How can the Wizards sign Arenas and someone else?

The MLE (mid-level exception) went up 4.3% two years ago and 2.7% last year. It’s based on average player salary and won’t be set until July. But let’s just say that the current MLE of $5.356 million goes up 3.5% to $5,543,460. Let’s round that up to $5.6 million for cushion and subtract from the estimated luxury tax threshold of $71.528 (estimate from part 1 of this series) to get $65.928. With an estimated salary of $51,915,117 after signing Jamison, we are pushing it by giving Gilbert more than $14,012,883 million in the first year of his new contract.

But what about our 18th pick in the draft? Yes my friend, what about it? Well, according to the NBA rookie salary scale, the 18th pick gets a guaranteed $1,160,200 in his first NBA season. So, now, you can only give Gilbert $12,852,683 in year one.

Let’s talk NBA draft real quick. For one, I’m all for trading the pick. The Wizards have enough young players as it lies and a rookie, along with the MLE, would put the roster at 14. I’d almost rather use the MLE on two players and keep money we would have given to a rookie for Gilbert and Antawn.

Wait, so how much will Gilbert’s 6 year contract be? That depends on the negotiating skills of Ernie Grunfeld. Say we pay Gilbert the aforementioned $14,012,883, with a maximum 10.5% raise each year….the result is a 6 year contact worth $109,491,153 million dollars. Note: Not only can the Wizards offer Gilbert a 6 year contract versus 5 max years from any other team, but the Wiz can also offer a 10.5% yearly raise over 8%.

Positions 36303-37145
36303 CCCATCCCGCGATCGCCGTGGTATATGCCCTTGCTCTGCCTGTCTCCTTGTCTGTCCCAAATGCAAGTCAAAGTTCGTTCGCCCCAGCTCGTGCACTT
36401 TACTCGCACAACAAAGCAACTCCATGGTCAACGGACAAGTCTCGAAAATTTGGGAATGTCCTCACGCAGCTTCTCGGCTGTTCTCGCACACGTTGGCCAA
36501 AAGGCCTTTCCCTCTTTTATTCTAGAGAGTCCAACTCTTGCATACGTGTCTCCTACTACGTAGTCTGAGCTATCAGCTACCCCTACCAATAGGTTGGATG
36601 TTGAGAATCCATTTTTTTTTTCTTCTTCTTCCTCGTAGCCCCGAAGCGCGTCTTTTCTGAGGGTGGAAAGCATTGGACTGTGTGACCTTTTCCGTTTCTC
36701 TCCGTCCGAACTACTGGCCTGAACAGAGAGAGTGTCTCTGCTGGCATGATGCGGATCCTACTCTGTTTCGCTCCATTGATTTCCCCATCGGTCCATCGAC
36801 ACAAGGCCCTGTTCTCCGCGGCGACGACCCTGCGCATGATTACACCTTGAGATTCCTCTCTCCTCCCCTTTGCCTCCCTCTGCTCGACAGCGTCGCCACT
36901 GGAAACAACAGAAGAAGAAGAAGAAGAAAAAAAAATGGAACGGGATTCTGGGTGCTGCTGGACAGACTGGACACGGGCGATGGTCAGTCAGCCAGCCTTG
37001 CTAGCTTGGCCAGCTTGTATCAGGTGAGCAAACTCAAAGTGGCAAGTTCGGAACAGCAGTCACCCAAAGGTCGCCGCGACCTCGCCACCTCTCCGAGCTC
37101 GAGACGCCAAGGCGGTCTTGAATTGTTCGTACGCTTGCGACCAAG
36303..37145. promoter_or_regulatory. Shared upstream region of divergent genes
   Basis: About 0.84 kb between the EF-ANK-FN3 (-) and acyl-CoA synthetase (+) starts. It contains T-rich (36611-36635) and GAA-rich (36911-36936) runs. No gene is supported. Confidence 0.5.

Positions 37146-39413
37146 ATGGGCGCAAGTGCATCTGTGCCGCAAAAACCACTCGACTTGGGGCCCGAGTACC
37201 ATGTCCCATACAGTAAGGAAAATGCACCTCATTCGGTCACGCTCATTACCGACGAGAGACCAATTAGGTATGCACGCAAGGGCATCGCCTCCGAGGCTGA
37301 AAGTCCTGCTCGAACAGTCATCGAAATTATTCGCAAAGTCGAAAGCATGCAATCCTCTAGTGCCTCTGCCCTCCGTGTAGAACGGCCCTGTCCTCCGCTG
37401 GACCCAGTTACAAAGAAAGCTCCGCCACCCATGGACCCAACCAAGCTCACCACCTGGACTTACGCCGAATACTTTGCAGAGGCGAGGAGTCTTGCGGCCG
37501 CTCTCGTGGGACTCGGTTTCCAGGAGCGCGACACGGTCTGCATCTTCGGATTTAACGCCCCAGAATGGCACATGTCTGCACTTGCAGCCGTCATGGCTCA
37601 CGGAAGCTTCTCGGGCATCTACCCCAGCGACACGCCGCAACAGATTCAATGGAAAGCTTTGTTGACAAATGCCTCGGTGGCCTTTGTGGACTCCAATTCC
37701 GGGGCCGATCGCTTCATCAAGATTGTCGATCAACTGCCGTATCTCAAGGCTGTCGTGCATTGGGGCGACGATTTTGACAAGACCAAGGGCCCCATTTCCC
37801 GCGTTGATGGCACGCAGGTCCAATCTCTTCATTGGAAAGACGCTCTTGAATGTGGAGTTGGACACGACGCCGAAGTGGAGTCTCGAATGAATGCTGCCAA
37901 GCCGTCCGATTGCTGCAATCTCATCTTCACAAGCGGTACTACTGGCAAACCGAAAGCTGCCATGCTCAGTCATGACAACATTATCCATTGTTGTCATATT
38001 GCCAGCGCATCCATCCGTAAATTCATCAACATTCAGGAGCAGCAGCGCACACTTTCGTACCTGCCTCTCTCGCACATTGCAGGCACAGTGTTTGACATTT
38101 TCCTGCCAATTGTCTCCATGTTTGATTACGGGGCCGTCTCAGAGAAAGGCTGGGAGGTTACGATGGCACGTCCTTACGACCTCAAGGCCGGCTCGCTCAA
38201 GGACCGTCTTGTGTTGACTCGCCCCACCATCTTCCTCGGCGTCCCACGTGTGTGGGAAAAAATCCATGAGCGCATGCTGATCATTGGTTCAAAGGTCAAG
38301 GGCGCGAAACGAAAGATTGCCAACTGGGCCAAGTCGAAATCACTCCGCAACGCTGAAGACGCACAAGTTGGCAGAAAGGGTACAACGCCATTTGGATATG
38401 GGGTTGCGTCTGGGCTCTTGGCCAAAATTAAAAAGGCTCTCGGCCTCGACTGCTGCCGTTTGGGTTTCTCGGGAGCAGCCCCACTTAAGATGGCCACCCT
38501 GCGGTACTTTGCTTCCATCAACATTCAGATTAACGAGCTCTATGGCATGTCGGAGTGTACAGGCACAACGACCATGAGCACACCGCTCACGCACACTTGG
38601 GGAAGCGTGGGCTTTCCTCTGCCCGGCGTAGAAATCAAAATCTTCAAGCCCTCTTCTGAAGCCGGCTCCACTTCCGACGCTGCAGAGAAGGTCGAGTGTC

What if the Wizards either: can’t trade the pick (not likely); want a rookie because we think we can get a steal at 18 (yea, I could see that); or want to use our bi-annual exception (in this case, we need to talk, because the bi-annual exception for 08-09 is set to be $1.91 million, $749,800 more than what the Wizards would be required to pay a first rounder)? For now, let’s just choose to stay in the draft and use the MLE for whomever. In that case, we are giving Arenas the $12,852,683 in year one; 10.5% yearly increases would make the deal 6-years at $100,425,807.

Is that a passable figure? I’d say it’s more than fair. We can always fudge salaries to possibly give Gilbert more money, if that’s even necessary. For instance, we could give Jamison $8.6 million in year one (opposed to $9.75), give him 10.5% raises and a 4-year contract for $40 million (instead of 3 for $32). Of course, I’m only thinking about next year as I’m doling out max percentage raises willy-nilly style. The point is, the Wizards should have enough money to reasonably sign Arenas and Jamison, and to gain at least two quality players (an MLE and a rookie or a BAE), assuming that the team doesn’t re-sign Roger Mason.

But who’s to assume that Grunfeld doesn’t want Roger Mason back? I know part of that depends on the Potomac Rainmaker’s market. Would bringing Roger Mason back fill a team need? What exactly does this team need?

Read more – Washington Wizards Future Part III: Needful Things

Kyle Weidie on EmailKyle Weidie on GoogleKyle Weidie on InstagramKyle Weidie on LinkedinKyle Weidie on TwitterKyle Weidie on Youtube
Kyle Weidie
Founder / Editor / Reporter / Writer at TAI
Kyle founded TAI in 2007 and has been weaving in and out the world of Wizards ever since, ducking WittmanFaces, jumping over G-Wiz, and avoiding stints on the DNP-Conditioning list. He has covered the Washington pro basketball team as a member of the media since 2009. Kyle currently lives in Brooklyn, NY with his wife, loves basketball, and has no pets.